const normPath3 = path.normalize("/blog///admin///comments")
console.log(normPath3); // output: /blog/admin/comments

That's it! Those are some of the methods available on the path module. There are more methods than this and you should look at the documentation to learn more about them. This article only covered the methods that will be used in the solution below when determining if a subdirectory is a child of another directory.

 

Set Up NodeJS

Now that you know how to work with the path module, you can now proceed to the solution. In your preferred working directory, create a new file and name it ‘node-path.js’. Now you will need to set up a simple server to help you in your functions. Open the file you just created in your text editor and add the following code.

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const http = require("http");
const requestListener = function (req, res) {
 res.end("Hello, World!");
};
const server = http.createServer(requestListener);
server.listen(3000);

To run your application, use the following command

node node-path.js

 

Using NodeJS Path

The NodeJS path is a module that provides the necessary utilities for working with files in NodeJS. To add it to your application, you do not need to import it since it comes with the standard library. Simply add it to your file using the following line of code.

const path = require('path');

Consider the following solution.

const http = require("http");
const path = require('path');
function checkIfSubDir (parent, dir) {
 const relative = path.relative(parent, dir);
 return relative && !relative.startsWith('..') && !path.isAbsolute(relative);
}
pathsToTest.forEach((paths) => {
   console.log(checkIfSubDir(paths[0], paths[1]))
 })
const requestListener = function (req, res) {
    res.end("Hello, World!");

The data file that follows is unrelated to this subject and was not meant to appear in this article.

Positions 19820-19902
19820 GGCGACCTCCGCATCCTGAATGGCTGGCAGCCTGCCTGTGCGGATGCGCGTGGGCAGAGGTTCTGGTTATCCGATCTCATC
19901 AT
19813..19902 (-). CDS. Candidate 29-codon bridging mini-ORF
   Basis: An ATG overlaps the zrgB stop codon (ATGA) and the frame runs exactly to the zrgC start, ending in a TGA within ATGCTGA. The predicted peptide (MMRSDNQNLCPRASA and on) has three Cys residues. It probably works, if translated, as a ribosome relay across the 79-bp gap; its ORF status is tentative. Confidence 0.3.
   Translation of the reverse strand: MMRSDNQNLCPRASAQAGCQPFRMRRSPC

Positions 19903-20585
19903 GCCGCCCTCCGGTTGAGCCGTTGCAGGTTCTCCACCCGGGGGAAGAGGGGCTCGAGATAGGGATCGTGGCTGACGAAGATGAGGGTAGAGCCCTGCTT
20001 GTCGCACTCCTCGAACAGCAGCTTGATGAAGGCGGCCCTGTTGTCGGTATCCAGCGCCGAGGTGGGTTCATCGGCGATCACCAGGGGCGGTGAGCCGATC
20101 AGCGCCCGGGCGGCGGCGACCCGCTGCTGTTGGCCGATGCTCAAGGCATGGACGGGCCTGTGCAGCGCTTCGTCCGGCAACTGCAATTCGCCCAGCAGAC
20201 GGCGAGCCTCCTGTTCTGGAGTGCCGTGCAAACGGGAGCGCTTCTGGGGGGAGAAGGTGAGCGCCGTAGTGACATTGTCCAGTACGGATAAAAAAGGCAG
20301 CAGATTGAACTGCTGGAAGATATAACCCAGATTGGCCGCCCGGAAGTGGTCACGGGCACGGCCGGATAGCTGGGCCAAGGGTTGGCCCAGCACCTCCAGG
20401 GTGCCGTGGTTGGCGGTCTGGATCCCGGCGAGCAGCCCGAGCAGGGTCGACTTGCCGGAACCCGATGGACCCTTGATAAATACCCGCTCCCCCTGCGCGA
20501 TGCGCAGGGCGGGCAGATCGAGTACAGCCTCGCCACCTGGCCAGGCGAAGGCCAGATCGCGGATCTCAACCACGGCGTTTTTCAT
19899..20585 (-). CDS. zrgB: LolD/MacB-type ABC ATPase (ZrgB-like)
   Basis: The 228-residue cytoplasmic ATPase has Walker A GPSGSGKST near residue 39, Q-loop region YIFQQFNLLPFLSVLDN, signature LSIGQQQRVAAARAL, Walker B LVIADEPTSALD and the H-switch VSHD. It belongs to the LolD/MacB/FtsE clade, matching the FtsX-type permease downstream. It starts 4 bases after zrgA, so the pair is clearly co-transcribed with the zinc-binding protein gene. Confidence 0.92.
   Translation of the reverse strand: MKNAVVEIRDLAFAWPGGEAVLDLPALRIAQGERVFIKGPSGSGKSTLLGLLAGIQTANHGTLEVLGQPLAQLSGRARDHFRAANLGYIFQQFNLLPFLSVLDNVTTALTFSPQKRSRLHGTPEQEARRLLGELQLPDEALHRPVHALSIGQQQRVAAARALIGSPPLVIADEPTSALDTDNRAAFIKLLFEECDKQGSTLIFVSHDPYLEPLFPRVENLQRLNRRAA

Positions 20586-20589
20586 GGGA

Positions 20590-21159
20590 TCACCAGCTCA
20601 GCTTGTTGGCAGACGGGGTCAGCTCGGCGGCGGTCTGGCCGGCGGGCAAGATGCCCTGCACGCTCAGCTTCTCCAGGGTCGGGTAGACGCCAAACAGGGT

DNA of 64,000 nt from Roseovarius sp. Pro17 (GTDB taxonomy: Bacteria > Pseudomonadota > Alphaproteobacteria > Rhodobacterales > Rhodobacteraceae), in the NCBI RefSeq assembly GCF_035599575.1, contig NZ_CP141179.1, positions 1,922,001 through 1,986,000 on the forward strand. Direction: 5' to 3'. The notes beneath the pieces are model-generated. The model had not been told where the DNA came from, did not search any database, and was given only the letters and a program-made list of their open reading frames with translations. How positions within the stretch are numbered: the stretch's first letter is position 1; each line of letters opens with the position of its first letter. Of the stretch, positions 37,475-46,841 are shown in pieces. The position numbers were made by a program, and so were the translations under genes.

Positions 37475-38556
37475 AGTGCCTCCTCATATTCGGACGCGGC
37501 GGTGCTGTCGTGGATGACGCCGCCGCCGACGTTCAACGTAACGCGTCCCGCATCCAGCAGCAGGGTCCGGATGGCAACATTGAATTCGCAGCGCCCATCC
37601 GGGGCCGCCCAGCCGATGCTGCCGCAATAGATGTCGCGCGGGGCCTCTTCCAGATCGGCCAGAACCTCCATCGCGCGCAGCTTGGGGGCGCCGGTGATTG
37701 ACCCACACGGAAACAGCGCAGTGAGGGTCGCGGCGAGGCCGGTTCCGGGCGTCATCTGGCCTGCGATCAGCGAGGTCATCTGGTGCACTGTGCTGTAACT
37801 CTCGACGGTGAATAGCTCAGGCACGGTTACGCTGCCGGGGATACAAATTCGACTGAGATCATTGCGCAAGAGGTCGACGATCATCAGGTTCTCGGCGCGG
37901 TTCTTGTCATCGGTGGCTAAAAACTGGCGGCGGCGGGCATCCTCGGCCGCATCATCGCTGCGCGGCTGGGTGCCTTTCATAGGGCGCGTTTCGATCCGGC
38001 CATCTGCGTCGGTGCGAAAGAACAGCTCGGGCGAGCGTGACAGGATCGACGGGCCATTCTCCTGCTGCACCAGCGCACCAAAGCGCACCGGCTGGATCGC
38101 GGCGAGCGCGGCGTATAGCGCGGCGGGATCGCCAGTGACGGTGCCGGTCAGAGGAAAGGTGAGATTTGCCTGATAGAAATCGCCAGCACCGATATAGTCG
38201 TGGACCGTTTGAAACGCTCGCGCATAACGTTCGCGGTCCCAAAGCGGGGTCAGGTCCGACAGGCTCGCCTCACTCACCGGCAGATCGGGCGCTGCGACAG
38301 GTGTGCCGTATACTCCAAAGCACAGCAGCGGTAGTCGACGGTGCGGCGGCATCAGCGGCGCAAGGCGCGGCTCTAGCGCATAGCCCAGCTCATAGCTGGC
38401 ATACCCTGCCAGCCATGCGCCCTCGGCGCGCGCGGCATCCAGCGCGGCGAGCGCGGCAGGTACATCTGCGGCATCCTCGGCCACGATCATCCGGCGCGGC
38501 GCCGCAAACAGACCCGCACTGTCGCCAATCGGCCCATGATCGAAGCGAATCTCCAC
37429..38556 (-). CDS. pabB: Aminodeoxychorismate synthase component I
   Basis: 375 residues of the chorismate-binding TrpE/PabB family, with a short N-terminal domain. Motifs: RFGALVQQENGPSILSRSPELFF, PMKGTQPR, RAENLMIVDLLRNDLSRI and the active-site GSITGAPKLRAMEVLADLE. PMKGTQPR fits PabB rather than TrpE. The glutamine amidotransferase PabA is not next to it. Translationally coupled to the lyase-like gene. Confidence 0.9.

};
const server = http.createServer(requestListener);
server.listen(3000);

Let’s understand the above code. In the first line, you are importing the path module. This provides the methods that will be used to analyze the directory paths. 

Next, you are declaring a function that accepts the parent directory path and the path to be evaluated.

The function works on the premise that if the child is a subdirectory of the parent, the relative path from the parent to the child will always start with '..'. The path.relative() method accepts two paths and returns the relative path from the ‘from’ directory to the ‘to’ directory. If the child is inside the parent, the relative path from the former to the latter will always start with '..'. 

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To test this solution, try passing the following paths to your function.

[
 ['/foo', '/foo'],
 ['/foo', '/bar'],
 ['/foo', '/foobar'],
 ['/foo', '/foo/bar'],
 ['/foo', '/foo/../bar'],
 ['/foo', '/foo/./bar'],
 ['/bar/../foo', '/foo/bar'],
 ['/foo', './bar'],
 ['C:\\Foo', 'C:\\Foo\\Bar'],
 ['C:\\Foo', 'C:\\Bar'],
 ['C:\\Foo', 'D:\\Foo\\Bar']
 ];

You should expect the following solution.

false
false
true
false
true
true
false
false
false
false

The above solution will help you check whether a directory is a child of another directory. It is the perfect solution if you also want it to work on Windows.

 

Recap

In this article, you learned how to use the NodeJS path module to determine whether a NodeJS path is a subdirectory of another. The article started by first defining the problem that needed to be solved then gave a brief overview of the NodeJS path module. Finally, the article discussed the solution which checked to see if the relative path from the parent to the child started with '..'.

The solution to this problem is inspired by a StackOverflow solution to the same problem. If you want to learn more about the path module, do so by reviewing the NodeJS path documentation.